By: Cornelia Powell – Confluence Daily is your daily news source for women in the know.
The centerpiece of the “great white wedding”—a tradition we’ve inherited in all its Victorian glory—is the bride’s gown. Once white became the bridal color in the nineteenth century, the wedding dress became steeped in dreams and emotions and lots of “meaning.”
By the time of Princess Diana’s royal wedding in 1981, bringing weddings back from the brink of nearly two decades of social unrest, the notion of “virgin white” had not been completely swept away with the sexual revolution of the 1960s and ‘70s. There were still underpinnings of deeply entrenched beliefs about the “rules” of wearing different shades of white—ivory, cream, beige—inferring one’s “virginal status.” (“If I wear cream,” a concerned bride-to-be asked me in the early ‘80s, “will people think I’m not a virgin?”) Costume historian Donald Clay Johnson believes the decades’ long “acceptance of white, symbolizing ‘purity,’ is a reflection of the pervasive power of English Victorian society to impose its value system throughout many parts of the world.”
Now, however, in our Internet-equalizer, glam-image crazed world there is a near-universal popularity of the gown that turns any bride into a “vision in white” (no matter her age or how many times she’s been married, whether widowed or divorced) and evokes some kind of “princess” tingling down to her toes. Has the color white—once reserved for “maidens” only—finally lost any cultural and emotional symbolism and is now just a “pretty preference” for brides?
Fashion designers think so! The appealingly “unspoiled” nature of white is why many couturiers still have a wedding gown as their theatrical runway finale. When “stripped of religious and outdated cultural meanings, white—pure and dramatic—is the perfect canvas to showcase the intense craftsmanship of couture,” Eleanor Thompson wrote in her book featuring fifty iconic wedding dresses.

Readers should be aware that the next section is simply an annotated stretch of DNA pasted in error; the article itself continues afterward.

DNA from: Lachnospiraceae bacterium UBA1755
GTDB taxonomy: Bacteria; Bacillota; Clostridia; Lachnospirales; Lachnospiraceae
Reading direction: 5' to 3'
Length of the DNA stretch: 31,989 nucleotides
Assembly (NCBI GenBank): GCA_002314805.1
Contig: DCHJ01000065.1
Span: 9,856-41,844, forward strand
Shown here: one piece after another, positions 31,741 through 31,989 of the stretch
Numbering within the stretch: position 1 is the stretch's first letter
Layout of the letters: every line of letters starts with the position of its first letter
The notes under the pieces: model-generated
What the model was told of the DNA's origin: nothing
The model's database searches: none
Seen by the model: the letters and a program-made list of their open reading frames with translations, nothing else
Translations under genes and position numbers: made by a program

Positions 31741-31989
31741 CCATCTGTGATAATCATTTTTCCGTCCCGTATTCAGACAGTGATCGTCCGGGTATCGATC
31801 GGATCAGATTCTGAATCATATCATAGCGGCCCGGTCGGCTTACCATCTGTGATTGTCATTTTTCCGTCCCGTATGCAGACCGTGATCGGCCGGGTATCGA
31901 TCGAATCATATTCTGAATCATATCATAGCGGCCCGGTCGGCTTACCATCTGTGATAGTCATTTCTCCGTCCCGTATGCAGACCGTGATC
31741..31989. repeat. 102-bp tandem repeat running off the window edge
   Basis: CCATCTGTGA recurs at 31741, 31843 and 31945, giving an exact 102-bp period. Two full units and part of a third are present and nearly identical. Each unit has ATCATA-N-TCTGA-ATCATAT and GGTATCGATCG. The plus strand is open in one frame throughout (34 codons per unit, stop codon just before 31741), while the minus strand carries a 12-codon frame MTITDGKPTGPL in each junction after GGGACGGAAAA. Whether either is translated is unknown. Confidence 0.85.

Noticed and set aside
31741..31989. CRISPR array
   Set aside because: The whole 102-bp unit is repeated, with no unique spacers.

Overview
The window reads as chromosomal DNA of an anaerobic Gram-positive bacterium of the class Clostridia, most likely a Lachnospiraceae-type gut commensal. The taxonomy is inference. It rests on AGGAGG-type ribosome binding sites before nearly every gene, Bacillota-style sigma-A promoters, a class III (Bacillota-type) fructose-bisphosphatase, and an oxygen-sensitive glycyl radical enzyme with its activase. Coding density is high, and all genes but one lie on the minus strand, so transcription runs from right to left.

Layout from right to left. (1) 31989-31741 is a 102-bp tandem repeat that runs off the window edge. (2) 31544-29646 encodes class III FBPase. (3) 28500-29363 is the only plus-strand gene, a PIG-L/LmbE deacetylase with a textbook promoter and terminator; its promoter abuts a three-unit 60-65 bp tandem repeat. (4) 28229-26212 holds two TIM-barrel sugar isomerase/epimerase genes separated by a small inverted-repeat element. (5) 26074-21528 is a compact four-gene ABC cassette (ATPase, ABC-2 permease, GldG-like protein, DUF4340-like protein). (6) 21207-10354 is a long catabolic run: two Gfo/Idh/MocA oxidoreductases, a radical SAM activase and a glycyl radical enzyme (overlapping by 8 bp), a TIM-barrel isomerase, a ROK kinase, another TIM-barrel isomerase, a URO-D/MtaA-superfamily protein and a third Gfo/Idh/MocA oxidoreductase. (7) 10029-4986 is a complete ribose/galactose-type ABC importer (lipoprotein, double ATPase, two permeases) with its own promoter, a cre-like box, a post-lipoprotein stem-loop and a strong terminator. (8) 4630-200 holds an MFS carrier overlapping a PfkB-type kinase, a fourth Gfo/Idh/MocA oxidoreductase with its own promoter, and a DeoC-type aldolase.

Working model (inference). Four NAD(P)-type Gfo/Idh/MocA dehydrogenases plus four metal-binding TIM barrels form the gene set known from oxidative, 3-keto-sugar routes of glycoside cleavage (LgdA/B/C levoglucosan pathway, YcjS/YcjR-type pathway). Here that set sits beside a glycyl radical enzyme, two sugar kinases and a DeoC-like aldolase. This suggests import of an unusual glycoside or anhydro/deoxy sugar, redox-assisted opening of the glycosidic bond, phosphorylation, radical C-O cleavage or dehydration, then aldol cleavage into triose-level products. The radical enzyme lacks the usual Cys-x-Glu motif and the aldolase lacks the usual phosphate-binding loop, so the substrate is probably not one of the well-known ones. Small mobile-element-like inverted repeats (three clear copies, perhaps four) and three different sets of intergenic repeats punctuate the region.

Of course, Meghan Markle is not just any modern, savvy, independent woman getting married again. Her second wedding will be a very publicized, talked about, viewed world-wide royal wedding. So, naturally, there has been much curiosity about Meghan’s choice for her bridal gown: what designer, what style, what silhouette—but very little conversation about what color she will choose. Even though she is marrying into one of the oldest monarchies on earth, in a grand religious ceremony brimming over with ancient tradition, to a man whose grandmother is head of the church—will Meghan make a choice based solely on her good taste and good fashion sense?
Vogue magazine, which thinks Meghan “demonstrates a growing sense of ease and confidence with her fashion choices for royal engagements,” advises the soon-to-be royal bride about her wedding gown choice: “You can’t go wrong with the classics.” (It sounds as if “wearing white” is merely assumed. We, along with the British monarchy, have indeed come a long way!)
In the mid-1980s, on the glittering culture-changing wave following Diana and Charles’ royal wedding, I opened a bridal art-to-wear shop in Atlanta for the emerging modern woman, a “grown-up bride” as I called her. (I closed the store in late 1999; I thought the end of a millennium was a good transition point to complete one life phase and begin another, especially with the coming feminine energy powerhouse of the next thousand years—but that’s another story!) During these shop years, when brides-to-be asked me about the symbolism of white, I suggested that if they had it “mean” anything then why not choose “celebration”—and joy and inclusion and love. I find that wearing white always has a ceremonial and regal quality, for whatever occasion, taking on a kind of radiance. And I think Meghan Markle will choose from this spirit-centered, radiant place where a woman simply knows her true self and her heart’s deepest desire. ~
[Want to know more about the “great white wedding”? The End of the Fairy-Tale Bride: For Better or Worse, How Princess Diana Rescued the Great White Wedding, available on Amazon. www.CorneliaPowell.com]
[Cornelia is working on a new book, A Memory of Beauty: The Spiritual Mission of a Princess—which explores the transformational nature of kindness. www.CorneliaPowell.com]
Wedding Folklorist, Fashion Historian, Author & Guest Speaker
Confluence Daily is the one place where everything comes together. The one-stop for daily news for women.